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Temporal Lobe Epilepsy

The temporal lobe is a region of the cerebral cortex on both hemispheres of the brain located approximately at the level of the ears. They are involved in recognition and processing of sound, language and smells and play a key role in the formation of memory.

The features of temporal lobe epilepsy are extremely diverse. Temporal lobe seizures are often accompanied by strange sensations, sweating, flushing, vertigo, epigastric sensations, taste, and hearing of sounds or melodies, nausea, hallucinations or feelings of déjà vu. Thoughts, speech and emotions of the patients may also be affected. Often people find it difficult to describe these seizures and they may be associated with fear or anxiety. The symptoms may be present in isolation. Often seizures are stereotyped lasting up to several minutes with decreased responsiveness and automatisms, or automatic behavior can occur. In children, automatisms tend to be less complex than in adults, usually consisting of mouth movement or non-purposeful hand gestures.

People with temporal lobe epilepsy may experience memory and learning problems. Someone with a problem in the area of the lateral left temporal lobe may have difficulty with processing speech. They might know the correct word but be unable to say it; they may confuse similar sounds and words or put letters in the wrong order.

The most common type of temporal lobe epilepsy arises from the internal part of the temporal lobe where the amygdala and hippocampus are situated, and which is mostly related to mesial temporal sclerosis. The main function of the hippocampus seems to be processing short-term memory and spatial information whereas the amygdala plays an important part in memory consolidation, processing and storing of emotional reactions.

How common is it?

Approximately 60% of focal (partial) localisation related epilepsies in adults begin in the temporal lobes. Most commonly caused by mesial temporal sclerosis, followed by tumours, vascular malformations, focal cortical dysplasia; it may have been caused by infections or trauma resulting in scarring of the brain or by genetic disposition. It may appear at any age, depending on cause, but usually in childhood or adolescence.

Epilepsy and temporal lobe seizures

Mesial temporal lobe seizures:

Often a strong family history of epilepsy is present. Seizures typically occur during infancy and childhood and disappear for several years before they return in adolescence. Focal (partial) seizures are typically characterised by a rising epigastric discomfort, or abdominal-chest sensations. They can also be characterised by irritating senses of smell or taste, autonomic symptoms (flushing, sweating, changes of heart rate), emotional changes (rising fear or anxiety, anger, depression, euphoria) or memory symptoms (déjà vu or jamais vu – a sense of familiarity or unfamiliarity respectively). There can be loss of awareness and little or no memory of the event. There can also be motor arrest (where the person is motionless) and staring for several seconds, often followed by automatisms like lip-smacking, licking, or chewing. Fiddling and fumbling with objects, restlessness, walking or vocalisation (automatic uttering of words) can occur.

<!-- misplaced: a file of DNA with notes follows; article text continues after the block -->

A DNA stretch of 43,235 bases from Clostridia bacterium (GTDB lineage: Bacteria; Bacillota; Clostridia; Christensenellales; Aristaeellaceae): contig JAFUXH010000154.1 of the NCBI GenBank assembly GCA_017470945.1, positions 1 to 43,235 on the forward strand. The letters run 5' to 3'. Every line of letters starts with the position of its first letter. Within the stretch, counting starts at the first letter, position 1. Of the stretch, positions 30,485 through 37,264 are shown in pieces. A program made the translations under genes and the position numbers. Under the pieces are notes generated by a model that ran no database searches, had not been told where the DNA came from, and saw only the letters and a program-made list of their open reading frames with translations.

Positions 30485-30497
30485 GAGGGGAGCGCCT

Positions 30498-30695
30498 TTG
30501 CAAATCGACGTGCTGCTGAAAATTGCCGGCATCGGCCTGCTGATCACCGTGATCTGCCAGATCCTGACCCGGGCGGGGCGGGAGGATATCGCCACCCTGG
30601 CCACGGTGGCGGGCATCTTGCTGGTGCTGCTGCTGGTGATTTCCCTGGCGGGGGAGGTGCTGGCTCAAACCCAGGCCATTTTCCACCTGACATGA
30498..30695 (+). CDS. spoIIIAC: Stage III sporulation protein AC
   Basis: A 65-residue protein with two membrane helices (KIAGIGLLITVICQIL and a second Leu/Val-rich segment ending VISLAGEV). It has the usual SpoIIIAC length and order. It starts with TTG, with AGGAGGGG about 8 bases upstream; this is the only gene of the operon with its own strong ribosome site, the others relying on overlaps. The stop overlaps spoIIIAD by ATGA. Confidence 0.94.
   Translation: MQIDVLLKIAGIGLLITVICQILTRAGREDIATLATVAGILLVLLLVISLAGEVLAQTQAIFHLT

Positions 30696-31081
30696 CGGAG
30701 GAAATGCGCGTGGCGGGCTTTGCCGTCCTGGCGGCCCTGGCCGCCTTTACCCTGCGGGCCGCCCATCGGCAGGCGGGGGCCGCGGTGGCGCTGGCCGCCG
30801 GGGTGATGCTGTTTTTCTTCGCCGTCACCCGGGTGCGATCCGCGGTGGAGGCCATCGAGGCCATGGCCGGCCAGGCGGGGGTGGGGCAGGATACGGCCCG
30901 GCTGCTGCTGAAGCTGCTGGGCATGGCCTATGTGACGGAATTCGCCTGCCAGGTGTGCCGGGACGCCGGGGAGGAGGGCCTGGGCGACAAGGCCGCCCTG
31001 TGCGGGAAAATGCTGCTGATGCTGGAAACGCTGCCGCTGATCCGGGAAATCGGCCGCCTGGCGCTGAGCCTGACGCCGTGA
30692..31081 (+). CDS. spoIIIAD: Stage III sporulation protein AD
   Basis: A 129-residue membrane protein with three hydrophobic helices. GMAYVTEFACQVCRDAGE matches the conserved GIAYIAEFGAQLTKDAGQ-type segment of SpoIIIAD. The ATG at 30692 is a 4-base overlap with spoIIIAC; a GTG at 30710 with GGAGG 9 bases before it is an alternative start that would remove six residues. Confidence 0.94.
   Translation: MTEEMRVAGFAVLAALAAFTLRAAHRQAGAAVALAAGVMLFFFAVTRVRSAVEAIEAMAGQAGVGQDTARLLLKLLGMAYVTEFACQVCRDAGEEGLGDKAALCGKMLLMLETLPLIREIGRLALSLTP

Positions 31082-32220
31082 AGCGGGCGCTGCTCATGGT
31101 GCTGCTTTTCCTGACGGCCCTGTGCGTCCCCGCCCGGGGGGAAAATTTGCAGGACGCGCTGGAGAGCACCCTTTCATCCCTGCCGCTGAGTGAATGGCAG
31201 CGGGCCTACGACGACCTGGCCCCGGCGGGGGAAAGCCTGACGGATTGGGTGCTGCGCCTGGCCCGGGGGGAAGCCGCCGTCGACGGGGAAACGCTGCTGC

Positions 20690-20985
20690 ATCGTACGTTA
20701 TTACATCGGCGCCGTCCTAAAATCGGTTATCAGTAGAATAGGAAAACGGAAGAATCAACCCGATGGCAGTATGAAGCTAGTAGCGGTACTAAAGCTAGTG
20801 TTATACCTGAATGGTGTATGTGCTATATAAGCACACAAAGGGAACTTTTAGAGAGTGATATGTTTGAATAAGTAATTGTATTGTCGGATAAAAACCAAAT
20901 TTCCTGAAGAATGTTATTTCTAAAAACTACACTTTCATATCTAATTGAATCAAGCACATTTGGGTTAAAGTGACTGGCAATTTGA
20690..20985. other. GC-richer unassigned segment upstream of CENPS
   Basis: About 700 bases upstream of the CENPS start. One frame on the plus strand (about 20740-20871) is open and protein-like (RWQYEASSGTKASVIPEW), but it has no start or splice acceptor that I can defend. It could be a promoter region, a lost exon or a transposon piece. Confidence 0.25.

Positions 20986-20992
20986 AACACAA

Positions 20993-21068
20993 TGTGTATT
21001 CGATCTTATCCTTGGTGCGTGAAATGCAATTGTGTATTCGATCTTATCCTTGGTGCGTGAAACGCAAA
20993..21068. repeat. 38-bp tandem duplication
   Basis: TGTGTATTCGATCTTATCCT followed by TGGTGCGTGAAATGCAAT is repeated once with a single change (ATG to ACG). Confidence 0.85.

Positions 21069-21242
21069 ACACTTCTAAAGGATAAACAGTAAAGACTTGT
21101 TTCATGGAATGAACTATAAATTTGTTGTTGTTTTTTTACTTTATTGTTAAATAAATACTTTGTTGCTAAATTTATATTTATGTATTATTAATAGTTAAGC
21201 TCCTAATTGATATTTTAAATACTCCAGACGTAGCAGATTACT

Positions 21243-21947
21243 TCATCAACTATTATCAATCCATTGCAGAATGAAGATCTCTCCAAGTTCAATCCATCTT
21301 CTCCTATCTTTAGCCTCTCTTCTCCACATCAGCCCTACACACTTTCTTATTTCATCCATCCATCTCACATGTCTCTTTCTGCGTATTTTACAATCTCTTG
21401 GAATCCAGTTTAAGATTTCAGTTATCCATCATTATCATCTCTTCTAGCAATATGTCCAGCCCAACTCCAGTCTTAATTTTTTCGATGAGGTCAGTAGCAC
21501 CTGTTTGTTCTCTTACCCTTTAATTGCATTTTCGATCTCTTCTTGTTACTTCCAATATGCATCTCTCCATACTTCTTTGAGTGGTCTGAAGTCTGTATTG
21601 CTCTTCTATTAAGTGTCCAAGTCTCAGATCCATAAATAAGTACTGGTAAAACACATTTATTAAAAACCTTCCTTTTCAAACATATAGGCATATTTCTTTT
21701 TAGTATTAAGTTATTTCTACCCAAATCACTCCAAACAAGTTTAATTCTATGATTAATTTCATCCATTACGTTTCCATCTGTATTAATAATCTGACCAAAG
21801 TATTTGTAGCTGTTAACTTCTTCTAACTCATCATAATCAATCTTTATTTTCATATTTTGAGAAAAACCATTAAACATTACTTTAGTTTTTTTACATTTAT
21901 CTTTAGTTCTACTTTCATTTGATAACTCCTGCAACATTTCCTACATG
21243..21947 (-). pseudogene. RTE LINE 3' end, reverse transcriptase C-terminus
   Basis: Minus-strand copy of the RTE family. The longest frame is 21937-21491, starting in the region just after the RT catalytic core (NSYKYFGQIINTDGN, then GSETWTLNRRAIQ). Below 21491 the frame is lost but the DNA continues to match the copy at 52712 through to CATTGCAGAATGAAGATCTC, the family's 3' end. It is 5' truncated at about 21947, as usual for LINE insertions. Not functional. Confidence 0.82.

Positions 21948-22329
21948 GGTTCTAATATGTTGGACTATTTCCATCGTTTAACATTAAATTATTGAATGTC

Lateral temporal lobe seizures:

These seizures have similar characteristics, although they may include visual and auditory hallucinations (seeing figures, distortion of objects or hearing melodies, sounds) or vertigo.

A focal (partial) seizure may evolve into a secondarily generalised tonic clonic (convulsive) seizure. After focal and secondarily generalised seizures, confusion, headache and sleepiness may be observed, lasting several minutes to hours. Psychosis with paranoid features like visual or auditory hallucinations can occur, as well as depression. Seizures may occur randomly, at intervals or in clusters. For many patients, their seizures are controlled by medication, although one third of new cases may be medication resistant. Surgery may be an option in particular cases (symptomatic epilepsy) depending on the cause. Further treatment alternatives for medication-resistant epilepsy may be the ketogenic diet or vagus nerve stimulation.

Some helpful tips for parents:

  • Consistent routine.
  • Keep rules short and to the point.
  • Issue instructions a bit at a time.
  • Use repetition.
  • Use visual clues if the child has left temporal lobe epilepsy.
  • Redirect rather than comfort.
  • Allow extra time for processing.
  • Check frequently to assess if the child is processing information.
  • Link new information to prior knowledge.
  • Identify the purpose of reading.
  • Read a portion of text and then review what has happened before reading the next section. Encourage note taking.
  • Practice motor skills, craft activities, cutting with scissors, drama and musical games, work with stencils and templates.
  • Build on things the child likes and can do.
  • Encourage a special hobby or lessons to acquire a special skill.
  • Discuss seizures and epilepsy openly with the child and answer his or her questions about it.
  • Encourage the child to be active and have as much social contact with other children as possible.
  • Try not to make the child’s seizures a reason not to do things that the family would otherwise do.

Please CLICK HERE to download the fact sheet.

References:

Alarcon, G., Nashef, L., Cross, H., Nightingale, J., Richardson, S., (2009). Epilepsy. Oxford: Oxford University Press

Browne, T., Holmes, G. (2008). Handbook of Epilepsy. Philadelphia: Lippincott Williams & Wilkins

Little, A (2002) Epilepsy- A Resource for Teachers. Brisbane: Epilepsy Queensland.

www.epilepsyresearch.org.uk

www.epilepsyfoundation.org

Information reviewed by Dr. Dan McLaughlin, Brisbane and updated February 2014. To be reviewed 2016.